Bears Phase Improvements Part 1: Special Teams

Improvements in all phases are needed for the Bears. Let’s take a look at Special Teams first.

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The 2019-20 NFL season is only a little over a month away and there is still so much work to do. With the players reporting to camp, getting back into season shape, and learning each other all over again, each phase of the Chicago Bears has improvements to be made. I’d like to dive into those individually here with you.

The first phase I’d like to discuss is often overlooked but extremely important: Special Teams. I know what you’re thinking. Special Teams isn’t that big of a deal. Any professional NFL kicker can make field goals, but let’s not go down that rabbit hole here Bears fans. Kickoff rules the NFL implemented consistently create touchback after touchback which produces little to zero excitement. I agree with you that it’s dull, but I believe now, more than ever, Special Teams is vital to success. Why?

We’ll begin with the obvious: field goals. Every team needs a competent kicker. It’s not completely dependent on the 50+ yard attempt like Sebastian Janikowski, but it’s expected of a kicker to make the chip shots. It’s no secret that the Bears must improve here. Maybe Elliott Fry or Eddy Pineiro can be the answer. We’ll soon find out. I would just like to see consistency here. If you’re bad then you’re bad. I don’t want to see a bad weeks 1-3, great weeks 4-5, and then a blown huge game in week whatever. Consistency is the key to the kicking game along with good accuracy and solid leg strength.

That brings me to my next point: kickoffs. The Bears kicker needs to be able to kick the ball deep. They have to force touchbacks 99% of the time to win the battle of field position. This is precisely why I feel Special Teams is so critical! Field position is so important in today’s NFL.

It makes entirely too much sense, scientifically speaking. If the offense has fewer yards to travel in order to score, in theory, it should take them less time and energy to move the ball down the field. Therefore, they’re conserving energy and can expel it throughout the rest of the game when they just might need a late fourth-quarter game-winning drive, all the while their defense is on the sidelines catching their breath.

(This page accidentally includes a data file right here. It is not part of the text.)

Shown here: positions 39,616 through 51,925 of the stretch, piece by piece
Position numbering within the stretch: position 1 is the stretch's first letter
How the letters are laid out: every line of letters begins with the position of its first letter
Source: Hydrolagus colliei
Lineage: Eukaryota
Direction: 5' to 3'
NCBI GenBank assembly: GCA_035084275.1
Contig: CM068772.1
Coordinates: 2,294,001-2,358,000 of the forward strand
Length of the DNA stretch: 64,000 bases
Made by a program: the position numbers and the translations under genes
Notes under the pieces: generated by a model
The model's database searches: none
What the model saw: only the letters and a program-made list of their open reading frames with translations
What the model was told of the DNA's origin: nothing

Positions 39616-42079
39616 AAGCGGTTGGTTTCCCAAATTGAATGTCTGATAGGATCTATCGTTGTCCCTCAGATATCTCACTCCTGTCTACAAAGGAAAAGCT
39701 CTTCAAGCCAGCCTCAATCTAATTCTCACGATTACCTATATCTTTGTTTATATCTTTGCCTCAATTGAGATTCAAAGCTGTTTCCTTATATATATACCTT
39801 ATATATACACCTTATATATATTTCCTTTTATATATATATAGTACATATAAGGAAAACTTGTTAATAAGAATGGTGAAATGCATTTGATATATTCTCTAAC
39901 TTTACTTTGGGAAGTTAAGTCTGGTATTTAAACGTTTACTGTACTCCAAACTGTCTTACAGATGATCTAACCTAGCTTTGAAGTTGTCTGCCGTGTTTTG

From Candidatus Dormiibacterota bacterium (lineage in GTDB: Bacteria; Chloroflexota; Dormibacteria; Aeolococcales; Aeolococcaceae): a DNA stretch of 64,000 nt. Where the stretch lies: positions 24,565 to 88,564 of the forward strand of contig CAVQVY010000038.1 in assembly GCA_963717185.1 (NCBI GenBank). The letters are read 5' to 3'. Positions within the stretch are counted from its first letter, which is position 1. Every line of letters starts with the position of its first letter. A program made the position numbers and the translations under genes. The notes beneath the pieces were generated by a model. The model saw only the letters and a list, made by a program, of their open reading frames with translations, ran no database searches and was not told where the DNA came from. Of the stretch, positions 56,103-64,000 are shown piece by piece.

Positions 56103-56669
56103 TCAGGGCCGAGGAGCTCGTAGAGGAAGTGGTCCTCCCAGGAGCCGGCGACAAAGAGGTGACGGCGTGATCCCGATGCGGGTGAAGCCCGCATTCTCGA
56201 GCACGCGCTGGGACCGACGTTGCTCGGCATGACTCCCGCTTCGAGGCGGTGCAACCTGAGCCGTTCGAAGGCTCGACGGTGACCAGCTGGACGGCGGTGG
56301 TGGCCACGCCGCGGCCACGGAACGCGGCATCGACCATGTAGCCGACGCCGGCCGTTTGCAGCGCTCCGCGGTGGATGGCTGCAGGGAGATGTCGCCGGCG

This also goes for the Bears return specialists. They need to be carrying the ball out more often and can’t just settle for the easy 25 yards. I understand ball security is a real issue (I.e the Packers fumbled the game away last season) but to me, the reward outweighs the risk. Has anyone forgotten what newly added specialist Cordarrelle Patterson did against the Bears just a season ago?

I didn’t think so. Granted, if we had a more aggressive and manly kicker, maybe he would have made that tackle, but I digress. It’s not about returning every kickoff for a touchdown, it’s about beating the opponent in who has further to go.

I believe these same ideas coincide with the punting game also. Pat O’Donnell is a skilled punter. His longest career punt is 72 yards, and in that career, he’s only had three punts blocked. I must give credit to the offensive/special teams line in front of him, too, because that’s great protection yet he still possesses the skill to get the ball off his foot quickly and accurately. To be completely honest, I think the punting is the one aspect of the Bears’ Special Teams that needs no serious improvement. In fact, the biggest improvement would be to see even less of Pat O’Donnell, and I mean that in the kindest way possible.

In 2017, the Bears offense was so atrocious that O’Donnell punted a career-high 87 times for 4,087 yards. That is just insanely unacceptable. However, just one year and one young, spunky head coach later, O’Donnell punted a career-low 62 times for 2,791 yards! That is the type of trend I like to see. If we could see those numbers get even lower in 2019, then I’d be ecstatic.

Overall, the Special Teams have their work cut out for them. It might take a week or two to really get things to gel together, but I feel pretty confident they will pull through. These slight tweaks to specific aspects of the Special Teams plays can really go a long way to bringing more numbers to the W column of the Chicago Bears’ 2019 season.


Featured Photo: Ian Johnson/Icon Sportswire via Getty Images

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